To be considered one of the Historic Hotels of America, a program of the National Trust for Historic Preservation, a property must be at least 50 years old and recognized as having historic significance.
Of the more than 200 hotels in this elite group, these 10 have roots that date back the furthest, starting in the 1600s.
The Bankrate Daily
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Hotel El Convento
Photo courtesy of Hotel El Convento
Location: Old San Juan, Puerto Rico
Originally opened: 1651
The Story: Across the street from San Juan Cathedral, the Western Hemisphere’s oldest cathedral is a former Carmelite convent. It became a hotel in 1962, after housing nuns for 252 years and serving as a retail store, dance hall and flophouse.
Fun Fact: The original courtyard includes a Nispero fruit tree from Spain that’s more than 300 years old.
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Photo courtesy of The Buccaneer
Location: St. Croix, U.S. Virgin Islands
Originally opened: 1653
The Story: The first building on this site was constructed by Charles Martel, a knight of Malta, and it was designed to be invisible from the sea and the pirates who plundered there. The property was a sugar mill, and later, a cotton and cattle farm before becoming a hotel in 1947.
Fun Fact: Many prominent guests have stayed here, including actors Kirk Douglas and Lauren Bacall and comedian Johnny Carson.
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Concord’s Colonial Inn
Photo courtesy of Concord’s Colonial Inn
Location: Concord, Mass.
Originally opened: 1716
The Story: Concord’s fame is derived from its involvement in the American Revolution, when it was used as a storehouse for arms and provisions. It’s been a hotel since 1889.
Fun Fact: The property once served as a residence for American author and philosopher Henry David Thoreau from 1835 to 1837.
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Historic Inns of Annapolis
Photo courtesy of Historic Inns of Annapolis
Location: Annapolis, Md.
Originally opened: 1727
The Story: A collection of three boutique hotels — The Maryland Inn, Governor Calvert House, and Robert Johnson House — the Historic Inns of Annapolis have housed plenty of prominent politicians over the years, including delegates of the 1783-1784 U.S. Congress. Benjamin Franklin and John Adams drank beers together here.
Fun Fact: Two of the inns face the state capitol, where the Treaty of Paris was ratified in 1784, officially ending the American War for Independence.
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Photo courtesy of Kelley House
Location: Edgartown, Mass.
Originally opened: 1742
The Story: There isn’t much information available on architects Milton and Sweet, who constructed what’s now known as the Kelley House, but the much-mimicked rooflines of this iconic Martha’s Vineyard establishment are a testament to their skill.
Fun Fact: In 1975, some of the crew of the movie “Jaws” stayed at the Kelley House, where actor Roy Scheider started a food fight.
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Williamsburg Lodge and Colonial Houses
Photo courtesy of Colonial Williamsburg Foundation, Williamsburg, VA
Location: Williamsburg, Va.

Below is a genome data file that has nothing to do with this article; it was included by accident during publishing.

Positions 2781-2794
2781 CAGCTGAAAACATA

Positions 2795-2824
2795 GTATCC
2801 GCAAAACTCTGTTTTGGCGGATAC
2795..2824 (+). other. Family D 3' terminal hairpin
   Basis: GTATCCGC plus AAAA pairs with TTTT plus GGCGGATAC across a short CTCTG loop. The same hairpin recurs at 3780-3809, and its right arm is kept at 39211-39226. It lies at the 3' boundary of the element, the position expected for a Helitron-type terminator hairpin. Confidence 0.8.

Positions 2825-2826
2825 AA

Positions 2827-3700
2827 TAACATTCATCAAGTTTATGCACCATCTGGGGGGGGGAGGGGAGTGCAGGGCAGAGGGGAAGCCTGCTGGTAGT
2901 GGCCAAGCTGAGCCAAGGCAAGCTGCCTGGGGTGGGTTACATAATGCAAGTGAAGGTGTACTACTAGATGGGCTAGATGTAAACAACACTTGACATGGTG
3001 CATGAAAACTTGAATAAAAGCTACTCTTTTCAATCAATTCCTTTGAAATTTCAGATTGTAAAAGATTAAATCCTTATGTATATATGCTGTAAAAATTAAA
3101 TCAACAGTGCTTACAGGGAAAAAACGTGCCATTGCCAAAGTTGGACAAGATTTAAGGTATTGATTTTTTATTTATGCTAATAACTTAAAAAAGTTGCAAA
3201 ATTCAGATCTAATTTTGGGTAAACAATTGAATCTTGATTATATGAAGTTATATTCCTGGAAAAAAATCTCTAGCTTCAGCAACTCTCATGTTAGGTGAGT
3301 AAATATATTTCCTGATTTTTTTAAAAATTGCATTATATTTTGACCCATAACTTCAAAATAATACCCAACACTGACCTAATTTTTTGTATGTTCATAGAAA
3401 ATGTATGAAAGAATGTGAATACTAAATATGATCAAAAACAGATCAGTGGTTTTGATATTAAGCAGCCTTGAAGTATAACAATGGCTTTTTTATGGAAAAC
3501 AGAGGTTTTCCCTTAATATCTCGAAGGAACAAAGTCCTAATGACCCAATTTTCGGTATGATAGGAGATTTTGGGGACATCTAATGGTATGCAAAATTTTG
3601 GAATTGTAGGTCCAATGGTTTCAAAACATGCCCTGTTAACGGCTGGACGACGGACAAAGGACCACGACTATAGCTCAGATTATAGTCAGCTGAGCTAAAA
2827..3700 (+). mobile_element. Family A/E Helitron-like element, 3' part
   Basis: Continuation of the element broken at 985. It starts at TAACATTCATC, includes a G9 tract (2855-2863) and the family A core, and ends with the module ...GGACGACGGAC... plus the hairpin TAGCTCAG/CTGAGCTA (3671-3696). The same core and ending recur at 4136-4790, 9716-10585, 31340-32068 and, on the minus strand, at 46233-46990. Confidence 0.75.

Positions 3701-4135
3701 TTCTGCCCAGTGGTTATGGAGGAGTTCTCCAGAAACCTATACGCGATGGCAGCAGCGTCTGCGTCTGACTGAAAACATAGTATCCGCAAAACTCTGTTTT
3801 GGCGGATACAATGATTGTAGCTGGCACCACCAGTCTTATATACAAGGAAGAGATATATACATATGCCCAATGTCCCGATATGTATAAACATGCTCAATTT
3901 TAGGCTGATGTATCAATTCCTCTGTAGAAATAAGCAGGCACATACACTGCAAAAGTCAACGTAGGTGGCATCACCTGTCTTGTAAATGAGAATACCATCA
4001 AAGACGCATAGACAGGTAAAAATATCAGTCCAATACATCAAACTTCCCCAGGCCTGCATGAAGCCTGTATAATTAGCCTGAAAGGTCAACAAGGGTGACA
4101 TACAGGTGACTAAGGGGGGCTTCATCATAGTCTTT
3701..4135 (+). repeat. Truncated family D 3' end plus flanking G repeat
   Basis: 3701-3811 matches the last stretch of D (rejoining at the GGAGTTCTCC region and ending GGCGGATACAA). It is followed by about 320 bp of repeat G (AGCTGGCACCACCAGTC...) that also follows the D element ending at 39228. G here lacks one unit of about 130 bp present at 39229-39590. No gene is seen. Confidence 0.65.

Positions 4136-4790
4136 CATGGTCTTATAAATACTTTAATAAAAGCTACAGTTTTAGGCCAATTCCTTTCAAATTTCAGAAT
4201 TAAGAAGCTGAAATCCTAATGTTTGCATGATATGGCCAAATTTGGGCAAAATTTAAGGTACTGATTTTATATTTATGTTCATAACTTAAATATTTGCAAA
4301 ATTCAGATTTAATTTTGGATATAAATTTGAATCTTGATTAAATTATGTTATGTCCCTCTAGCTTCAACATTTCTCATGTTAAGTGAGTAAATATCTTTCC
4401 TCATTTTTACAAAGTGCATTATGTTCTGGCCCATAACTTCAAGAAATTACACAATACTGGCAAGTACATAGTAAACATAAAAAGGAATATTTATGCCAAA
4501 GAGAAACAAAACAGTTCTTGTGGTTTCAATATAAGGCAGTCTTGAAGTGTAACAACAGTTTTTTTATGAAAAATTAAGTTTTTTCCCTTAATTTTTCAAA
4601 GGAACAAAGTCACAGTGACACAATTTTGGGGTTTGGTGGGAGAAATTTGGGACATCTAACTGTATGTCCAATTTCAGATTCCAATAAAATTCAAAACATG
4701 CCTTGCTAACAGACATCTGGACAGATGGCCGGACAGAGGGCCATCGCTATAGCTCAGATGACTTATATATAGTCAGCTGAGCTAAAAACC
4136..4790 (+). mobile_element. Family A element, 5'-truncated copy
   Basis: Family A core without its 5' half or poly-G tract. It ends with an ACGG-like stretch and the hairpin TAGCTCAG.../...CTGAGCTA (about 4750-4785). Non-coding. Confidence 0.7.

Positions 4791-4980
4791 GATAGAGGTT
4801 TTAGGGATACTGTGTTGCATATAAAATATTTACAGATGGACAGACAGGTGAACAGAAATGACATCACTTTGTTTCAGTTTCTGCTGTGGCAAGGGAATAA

Originally opened: 1750
The Story: The Colonial Houses scattered throughout Colonial Williamsburg are original 18th-century buildings that feature period reproductions and antiques. The Williamsburg Lodge was added in 1939 and is decorated in classic Virginia style.
Fun Fact: The historic area comprises about 500 reconstructions and 88 original Colonial buildings, 26 of which offer guest rooms.
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Beekman Arms and Delamater Inn
Photo courtesy of Beekman Arms
Location: Rhinebeck, N.Y.
Originally opened: 1766
The Story: The 23-room Beekman Arms bills itself as America’s oldest continuously operating inn. With a front-row seat to the American Revolution, it was inside the inn that rivals Aaron Burr and Alexander Hamilton exchanged insults before their infamous duel.
Fun Fact: Franklin Delano Roosevelt was a frequent guest at the Beekman Arms and began every run for governor and president from the front porch.
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The Admiral Fell Inn
Photo courtesy of The Admiral Fell Inn
Originally opened: 1770
The Story: Seven buildings make up the Admiral Fell Inn. The central building, then known as the Anchorage, was a boarding house for sailors who wanted a safe refuge while in the rough waterfront area. Sailors were deloused before staying the night.
Fun Fact: The Admiral’s Ghost Tour & Reception, included in the inn’s destination fee, regales guests with ghost tales of the inn.
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The Red Lion Inn
Photo courtesy of The Red Lion Inn
Location: Stockbridge, Mass.
Originally opened: 1773
The Story: Started as a tavern in colonial times, the inn has hosted five presidents and numerous other notable figures, including Nathaniel Hawthorne, William Cullen Bryant and Henry Wadsworth Longfellow.
Fun Fact: The inn was immortalized by Norman Rockwell in his painting “Stockbridge Main Street at Christmas.”
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Photo courtesy of Hanover Inn Dartmouth
Location: Hanover, N.H.
Originally opened: 1780
The Story: Once the site of the home of Gen. Ebenezer Brewster, a former Dartmouth College steward, the Hanover Inn has retained ties to the Ivy League college throughout its history.
Fun Fact: Class gifts like a vintage weather station are on the property, which is located directly on the Appalachian Trail.